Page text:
Last Updated on Monday, 13 May 2013 23:21
Not many can remember when Main Street in Center Conway was a safe and pleasant place to walk. Even when I was a child, Canadians bound for Old Orchard Beach and teenagers intent on impressing their peers made it worth a pedestrian’s life to try to cross from the old post office to Frye’s Store. Today, it isn’t even Main Street anymore. Thanks to the obsession with emergency response, and the influx of people who don’t know one village from another, Center Conway merely borrows East Main Street from its bigger cousin to the west.
I didn’t miss the quiet days at “the Centre” by that much. Waiting at Frye’s for the bus to Conway Junior High School in 1961, my schoolmates and I sometimes stood in the shade of some of the same elms at the left and right of this picture. They were huge by then, but Dutch Elm disease had doomed them.
The photo here was taken no later than 1902, for the following spring the town hall — the second building from the right, here — was substantially enlarged. The same pre-1903 date might have been deduced from an exploded view by the absence of automobile tire tracks and the abundance of road apples in the street, uncrushed by motor vehicles. The rudimentary telephone poles, without crosstrees, suggest that the picture could not have been taken many years before that.
The sun shines nearly from the south, so it is late morning, and the trajectory of that midday sun implies that it is a somewhere near the summer solstice — and probably early July, judging by the bunting along the picket fence, at left, which can be detected in a magnified view. It is almost certainly a Sunday: a woman is sitting in a one-horse surrey in the yard of the Methodist Church, evidently waiting for the driver to climb up beside her. A couple is strolling away from the church, headed home for lunch, and two other people are walking ahead of them.
The lack of vehicles or people at either of the two competing stores adds further evidence of a Sunday photo. George Calhoun’s store sits just beyond the church, with Garland & Morrison’s store and post office two doors beyond that. Ira Garland, whose home also peeks into the picture at right, held the office of postmaster from 1896 until 1902, and his brother John served in the same capacity before and after him. Having the post office gave their store a distinct advantage, and one member or another of their family remained postmaster continuously from 1886 until 1908. Later they built a bigger home and store opposite the end of Mill Street.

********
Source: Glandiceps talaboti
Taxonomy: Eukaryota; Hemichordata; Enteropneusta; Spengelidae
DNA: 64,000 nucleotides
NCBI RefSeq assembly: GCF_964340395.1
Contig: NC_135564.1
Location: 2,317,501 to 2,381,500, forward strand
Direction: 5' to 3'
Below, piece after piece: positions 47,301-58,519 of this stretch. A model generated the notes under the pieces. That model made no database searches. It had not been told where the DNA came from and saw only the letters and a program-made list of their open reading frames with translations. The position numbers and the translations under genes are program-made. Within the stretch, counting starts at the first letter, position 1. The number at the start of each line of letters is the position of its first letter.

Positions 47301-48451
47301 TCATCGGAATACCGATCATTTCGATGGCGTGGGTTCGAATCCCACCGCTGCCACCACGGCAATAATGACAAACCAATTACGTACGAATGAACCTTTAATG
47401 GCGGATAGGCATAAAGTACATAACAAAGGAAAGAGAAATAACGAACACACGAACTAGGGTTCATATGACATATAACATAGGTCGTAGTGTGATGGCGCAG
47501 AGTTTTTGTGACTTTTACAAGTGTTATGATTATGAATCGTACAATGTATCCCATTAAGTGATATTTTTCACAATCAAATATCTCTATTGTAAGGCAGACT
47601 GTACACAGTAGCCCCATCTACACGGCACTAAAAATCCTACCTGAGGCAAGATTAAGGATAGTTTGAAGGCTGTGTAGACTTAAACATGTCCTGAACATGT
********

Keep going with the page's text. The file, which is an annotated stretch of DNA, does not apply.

Traffic is nonexistent, until the surrey starts for home, and a dog wanders languidly across the road in the distance. In the middle ground at left, a woman ambles in the photographer’s direction with a young child ahead of her wearing a white dress. Since this is around the time of the McKinley administration, it might be a boy in the dress.
Hugh McNorton lived in the house at far left, where the bunting decorates the fence. In his prime he had worked as a teamster, but by the time of this photo he was in his upper 70s. He, too, had served as postmaster, from 1861 until 1871 and again in the 1880s, always under Republican presidents, and somehow he retained the appointment during the nine months he spent in the Union army at the end of the war. He had lived in the house for nearly half a century, and would be carried out of it in 1905.
The crest of Pine Hill rises just above the cupola of Cyrus Mudgett’s barn, in the distance at dead center, and faintly visible beyond that is the brow of South Moat. Beyond there lay another world that village residents would have found alternately exciting and terrifying. By the time the child in the white dress saw the last of Earth, that world would engulf the serene little village with the broad, quiet street and the sauntering citizens.
William Marvel lives in South Conway.
Last Updated on Wednesday, 31 December 1969 02:00
Is the specter haunting today's Republicans ... Ronald Reagan?
The 40th president has been dead for nine years. He hasn't been president for a quarter-century. The world he inhabited — with the Soviets ruling the Kremlin, interest rates hovering in double digits, Michael Jackson performing on glittery stages and Ivan Boesky symbolizing Wall Street — is gone, every shred of it, and now is studied in college history courses.
Last Updated on Friday, 10 May 2013 00:21
- Tom McLaughlin: Academia As Humpty Dumpty
- Maynard Thompson: Retirees Key Players In The Struggle To Reverse New Hampshire's Economic Decline
- William Marvel: Cowardly New World
- National Perspective: The limited power of presidents
- Susan Bruce: The Combo Plate
- Karen Umberger: Report From Concord: Setting the Capital Improvements Budget